It was in 2010 that Ajay Mandavi went to the Kanker district jail—not as a prisoner but as an educator— tasked with a mission of teaching the inmates the craft of wood calligraphy.
Fast forward nine years, Mandavi has a lot to reflect on. Having spent most of his lifetime in Chhattisgarh’s North Bastar district of Kanker, Mandavi laments how an underdeveloped but peaceful region ended up becoming the nerve centre of Naxal-Maoist militancy in India.
“Many lives have been wrecked due to Maoism,” the 52-year-old woefully says, sitting in front of a mild bonfire on a breezy November evening. “In the past, locals never hesitated to travel in and around Bastar; there used to be no fear. But that mindset has changed now.”
Though he has been making wood sculptures since childhood, little did he know that his fascination towards art would set him on a trailblazing path. His ‘arts and crafts’ class at the Kanker district jail has enabled around 350 inmates—mostly accused of having Maoists links—with skills to earn a livelihood in their ‘life after prison’.
In 2010, the then district collector had deputed Mandavi, a taxation official with the state government, in the jail. “I had apprehensions about whether anyone would be able to learn the craft. I had then told the collector that I would call it a success if even one of them learns it. But to my surprise, everyone turned out to be quick learners,” he says, raising his eyebrows.
A rare enabler from the strife-torn land, Mandavi maintains rather an appealing calm exterior. Perhaps, that’s why they stay in touch with him even after their release. “I never make them rewind their past. Instead, I engage them in activities where they can move forward,” he says.
Mayaram Dugga, arrested in 2009 on charges of Naxal links, was among the first batch who learnt the nitty-gritty of wood calligraphy under the guidance of Mandavi. Today, he is proficient in making wooden artefacts such as nameplates, key rings among others. “I used to aimlessly wander around with friends, having no proper work. Ever since I started learning from Mandavi sir, I earn enough to take care of my family,” he adds.
Ramesh Potai had served three years in prison before taking up this profession. His face beams when he says, “today people call me an artist.”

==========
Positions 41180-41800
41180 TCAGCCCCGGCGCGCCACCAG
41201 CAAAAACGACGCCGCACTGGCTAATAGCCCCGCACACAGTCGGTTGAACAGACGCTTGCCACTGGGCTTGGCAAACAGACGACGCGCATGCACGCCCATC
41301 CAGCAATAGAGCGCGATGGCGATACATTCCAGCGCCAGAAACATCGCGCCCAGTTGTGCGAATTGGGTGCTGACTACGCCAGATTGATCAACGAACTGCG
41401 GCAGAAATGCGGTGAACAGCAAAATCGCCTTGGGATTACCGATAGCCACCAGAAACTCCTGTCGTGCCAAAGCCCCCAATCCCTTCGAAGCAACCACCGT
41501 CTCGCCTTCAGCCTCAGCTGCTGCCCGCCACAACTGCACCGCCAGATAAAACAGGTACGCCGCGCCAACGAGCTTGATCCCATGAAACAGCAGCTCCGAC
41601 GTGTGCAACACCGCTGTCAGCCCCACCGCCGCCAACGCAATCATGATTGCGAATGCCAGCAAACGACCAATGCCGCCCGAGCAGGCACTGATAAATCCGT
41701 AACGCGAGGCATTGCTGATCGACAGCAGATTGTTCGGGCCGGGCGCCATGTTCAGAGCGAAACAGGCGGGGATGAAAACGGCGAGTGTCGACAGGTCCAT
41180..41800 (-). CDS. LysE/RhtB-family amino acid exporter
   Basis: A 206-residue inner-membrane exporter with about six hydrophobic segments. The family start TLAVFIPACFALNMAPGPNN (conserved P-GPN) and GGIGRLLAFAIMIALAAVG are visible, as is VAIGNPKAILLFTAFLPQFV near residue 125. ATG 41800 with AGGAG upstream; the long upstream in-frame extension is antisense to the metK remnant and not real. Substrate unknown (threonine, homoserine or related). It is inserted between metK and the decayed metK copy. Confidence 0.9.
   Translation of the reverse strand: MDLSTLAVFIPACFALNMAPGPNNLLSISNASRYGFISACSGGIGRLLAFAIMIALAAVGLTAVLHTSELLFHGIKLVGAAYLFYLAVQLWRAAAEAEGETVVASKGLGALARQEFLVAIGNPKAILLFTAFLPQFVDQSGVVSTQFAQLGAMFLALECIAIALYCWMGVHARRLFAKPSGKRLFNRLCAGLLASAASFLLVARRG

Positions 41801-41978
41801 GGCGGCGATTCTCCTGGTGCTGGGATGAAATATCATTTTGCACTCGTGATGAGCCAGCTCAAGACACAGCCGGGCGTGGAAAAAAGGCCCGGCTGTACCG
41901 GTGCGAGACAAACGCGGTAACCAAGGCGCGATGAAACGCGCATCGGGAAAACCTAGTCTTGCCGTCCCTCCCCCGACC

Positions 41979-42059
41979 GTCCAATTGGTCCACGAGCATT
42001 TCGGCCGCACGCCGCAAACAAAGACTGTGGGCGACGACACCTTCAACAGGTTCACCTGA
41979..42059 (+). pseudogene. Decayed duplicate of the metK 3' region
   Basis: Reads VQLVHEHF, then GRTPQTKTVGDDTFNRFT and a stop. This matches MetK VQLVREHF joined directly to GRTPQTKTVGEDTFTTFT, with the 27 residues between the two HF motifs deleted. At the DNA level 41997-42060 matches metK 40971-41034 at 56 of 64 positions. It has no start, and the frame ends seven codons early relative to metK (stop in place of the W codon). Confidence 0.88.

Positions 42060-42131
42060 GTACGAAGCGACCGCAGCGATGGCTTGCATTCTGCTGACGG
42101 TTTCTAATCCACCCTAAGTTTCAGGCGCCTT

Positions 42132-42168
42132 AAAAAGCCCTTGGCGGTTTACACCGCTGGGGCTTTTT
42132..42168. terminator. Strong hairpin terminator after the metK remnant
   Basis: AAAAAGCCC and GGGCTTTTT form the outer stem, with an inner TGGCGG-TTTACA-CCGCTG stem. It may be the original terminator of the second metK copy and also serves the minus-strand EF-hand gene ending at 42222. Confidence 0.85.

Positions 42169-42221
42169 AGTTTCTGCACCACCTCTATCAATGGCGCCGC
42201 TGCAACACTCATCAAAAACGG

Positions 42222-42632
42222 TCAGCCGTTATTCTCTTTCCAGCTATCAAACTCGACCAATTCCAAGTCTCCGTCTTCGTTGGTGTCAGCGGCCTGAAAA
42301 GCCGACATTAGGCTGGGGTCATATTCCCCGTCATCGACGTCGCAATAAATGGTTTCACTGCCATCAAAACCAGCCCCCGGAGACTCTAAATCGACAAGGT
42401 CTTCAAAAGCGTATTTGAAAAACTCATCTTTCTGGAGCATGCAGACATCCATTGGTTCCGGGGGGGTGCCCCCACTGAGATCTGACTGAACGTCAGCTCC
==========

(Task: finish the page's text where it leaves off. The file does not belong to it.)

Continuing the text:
Art, Mandavi thinks, can have a therapeutic impact on anyone’s lives. After a long pause, he sheds light on the torture that one of his students had to face to drive home his point. “His spinal cord was injured during an interrogation due to which he used to get paralytic spasms every month. He used to struggle to walk then. Today he is able to walk properly,” Mandavi says, crediting a blend of art and yoga for his recovery.
In early 2016, Mandavi formed a self-help group called Shanta Arts after landing a project under the district administration to make nameplates and boards for gram panchayat members of around 50 panchayats. “This was an excellent livelihood opportunity for 40-odd former outlaws who put in their hard work to make those pieces. But the entire project came a cropper after some greedy officers asked for a hefty bribe and misguided some who then refused to pay us for our work,” he says.
The road to redemption, especially for inmates, is long and fraught with hurdles. And Mandavi believes that the society makes it harder for them to lead a normal life. “It’s very unfortunate that a person is judged by his/her past. Instead of helping them return to the mainstream, the society makes it so tough for them that it pushes them back to the world of crimes,” he says.
The financial setback or in his own words “mental setback”, however, failed to deter the Gond artist from working towards his cause. Two years later, a group of prisoners under the guidance of Mandavi set a world record for creating ‘largest wood crafted sentence’ on Vande Mataram. For their work, the Kanker jail achieved the Golden Book of World Records.
“Notwithstanding the accolades, it failed to make much impact in generating enough employment opportunities,” Mandavi points out. “If each schools and government offices show interests for such artworks, it can create more livelihood for those who have been released from jail.”
Mohan Mandavi, the Member of Parliament from Kanker, has words of praise for his constituency’s popular carver. “Ajay Mandavi’s instrumental role in helping the inmates earn a means of livelihood is worthy of all the plaudits. It’s very heartening that because of his efforts, inmates can look forward to having a better life after their release,” Mohan says.
A proud Gond, Mandavi also has a suggestion for the government—promote sports in Naxal-affected areas. For he believes, it can be an antidote to the issue. “If their natural potential can be directed towards positive things, it will reap rich dividends,” he says.
Looking back, there is a sense of gratification that Mandavi feels. “Not a single inmate after their release from prison went back to the jail. No reports of their arrests or involvement in any crime were reported again,” Mandavi says, a mellow pride on his face.
“Once a student came rushing towards me to inform that he bought a second-hand colour TV. It was a big achievement for him, so was it for me,” says Mandavi with a humbling smile.